Hand Embroidery

hand embroidery

When most people think of Victorian times, they think of hand embroidery. Ladies, in the Victorian age, loved to beautify their homes and showcase their artistic talents as well. Hand embroidery was one of the easiest arts to learn as it can take only a few simple stitches executed with precision and flair to make a mundane item look exquisite. Of course, those who excelled in the needle arts continued to learn, experiment, and develop new stitches, new styles and new uses for the myriad of fancy stitches available. Unlike today, machines were not widely used. If used at all, they were used to make clothing and not much else

Hand embroidery was considered a must for any female to know. Girls were started at a very early age on the practice of sewing and other fancywork. Most girls would make an embroidery sampler which usually consisted of the alphabet or a verse from the Bible. Women's roles in society were rather limited. Embroidery, and other fancy needlework, became a perfect way for women to express themselves as well as keep themselves occupied.

To see some of the hand embroidered items Victorians loved to make, check out the links below:

Victorian Fireplace Screen

Fireplace Screen

Victorian Apron

Victorian Aprons

cross-stitch sampler

Embroidery Samplers

narcissus table runner

Narcissus Table Runner

embroidered piano cover

Piano Cover

Victorian fireplace mantel lambrequin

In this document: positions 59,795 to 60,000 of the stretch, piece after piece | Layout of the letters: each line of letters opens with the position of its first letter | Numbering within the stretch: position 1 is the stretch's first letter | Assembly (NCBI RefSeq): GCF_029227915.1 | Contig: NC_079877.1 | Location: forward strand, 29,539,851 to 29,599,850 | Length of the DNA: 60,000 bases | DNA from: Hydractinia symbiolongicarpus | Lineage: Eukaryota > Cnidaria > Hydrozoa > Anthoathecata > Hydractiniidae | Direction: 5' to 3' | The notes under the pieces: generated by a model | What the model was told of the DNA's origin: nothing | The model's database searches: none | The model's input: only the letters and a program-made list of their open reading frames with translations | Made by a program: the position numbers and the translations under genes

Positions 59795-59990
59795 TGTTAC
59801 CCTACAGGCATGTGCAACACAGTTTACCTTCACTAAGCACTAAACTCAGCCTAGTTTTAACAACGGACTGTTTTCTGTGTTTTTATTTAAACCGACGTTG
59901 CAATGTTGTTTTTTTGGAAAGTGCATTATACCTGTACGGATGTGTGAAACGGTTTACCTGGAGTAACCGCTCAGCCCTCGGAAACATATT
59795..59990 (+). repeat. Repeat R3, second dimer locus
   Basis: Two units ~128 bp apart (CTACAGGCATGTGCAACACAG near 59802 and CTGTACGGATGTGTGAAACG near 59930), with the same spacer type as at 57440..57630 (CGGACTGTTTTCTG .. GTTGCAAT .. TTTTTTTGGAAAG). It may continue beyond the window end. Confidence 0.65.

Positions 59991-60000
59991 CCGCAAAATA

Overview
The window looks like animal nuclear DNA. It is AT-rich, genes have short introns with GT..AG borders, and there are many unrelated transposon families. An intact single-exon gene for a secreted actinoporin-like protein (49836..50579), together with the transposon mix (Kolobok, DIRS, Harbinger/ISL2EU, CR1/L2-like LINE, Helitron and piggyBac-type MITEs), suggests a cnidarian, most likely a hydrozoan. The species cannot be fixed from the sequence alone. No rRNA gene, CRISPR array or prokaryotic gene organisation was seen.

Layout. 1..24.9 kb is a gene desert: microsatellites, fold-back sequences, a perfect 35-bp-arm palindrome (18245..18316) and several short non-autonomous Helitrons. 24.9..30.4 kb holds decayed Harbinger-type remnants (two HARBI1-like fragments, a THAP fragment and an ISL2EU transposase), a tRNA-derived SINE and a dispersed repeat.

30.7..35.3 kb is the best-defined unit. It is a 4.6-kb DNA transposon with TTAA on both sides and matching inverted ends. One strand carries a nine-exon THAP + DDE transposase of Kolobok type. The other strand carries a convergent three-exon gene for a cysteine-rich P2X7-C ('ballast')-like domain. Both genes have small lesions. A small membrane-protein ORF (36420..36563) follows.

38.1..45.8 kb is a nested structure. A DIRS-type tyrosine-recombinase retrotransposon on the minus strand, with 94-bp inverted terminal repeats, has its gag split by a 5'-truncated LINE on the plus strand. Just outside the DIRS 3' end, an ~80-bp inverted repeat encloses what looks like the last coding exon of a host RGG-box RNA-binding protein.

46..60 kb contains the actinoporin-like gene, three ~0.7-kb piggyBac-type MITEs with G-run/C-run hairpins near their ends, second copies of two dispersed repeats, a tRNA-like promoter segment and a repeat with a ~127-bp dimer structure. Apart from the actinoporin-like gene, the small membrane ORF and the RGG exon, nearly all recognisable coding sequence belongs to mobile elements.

Fireplace Mantel Lambrequin

VEAC place holder


Ladies not only had to learn the various stitches but other factors that affect the outcome of any hand embroidery done. These include:


If the embroidery silk does not work smoothly and looks rough on the linen, the embroiderer's hands or her needle may be at fault. In every case the difficulty is pretty sure to be attributed to a fault in the silk or needle, because everyone is more ready to find a defect in some external object than in themselves, and this makes it most pertinent to draw special attention to the fact that the embroiderer should take care of her hands - to keep them as smooth and soft as possible.

Choosing the correct needle is very important. The best needle for hand embroidery is one which has a smooth eye that allows the silk plenty of play, without pulling it to pieces or roughing it in the least. Be sure your needle is adapted to the size of the silk.

To see more about making the proper choice of needle, see Choosing the Right Needle and Choosing the Right Size Needle for Embroidery.


Victorian ladies needed to make their own tracing paper and perforated patterns before they could transfer their embroidery designs to fabric. Here are the instructions they followed to make their perforated patterns. It will make you very thankful that today we just need to walk into a fabric or craft store and pick up colored tracing paper and a tracing wheel!


Once the pattern was made, a solution or powder of some sort needed to be pounced on the holes created by the needle to transfer the pattern to the fabric. Victorian ladies needed many different methods based upon what type of fabric they were using and what color the fabric was. Here are some stamping pattern methods very popular at the turn of the century.


Embroidery hoops are also an important piece of equipment. It is equally true that many small pieces of work do not require that use of embroidery hoops, and that most of the larger pieces cannot be nicely done without them. They keep the work from drawing and are an assistance in shading, because an embroiderer cannot observe the shades properly, if obliged to hold her work in her hand. To learn how to decide which hoop, if any, is best for for your project, see Embroidery Hoops.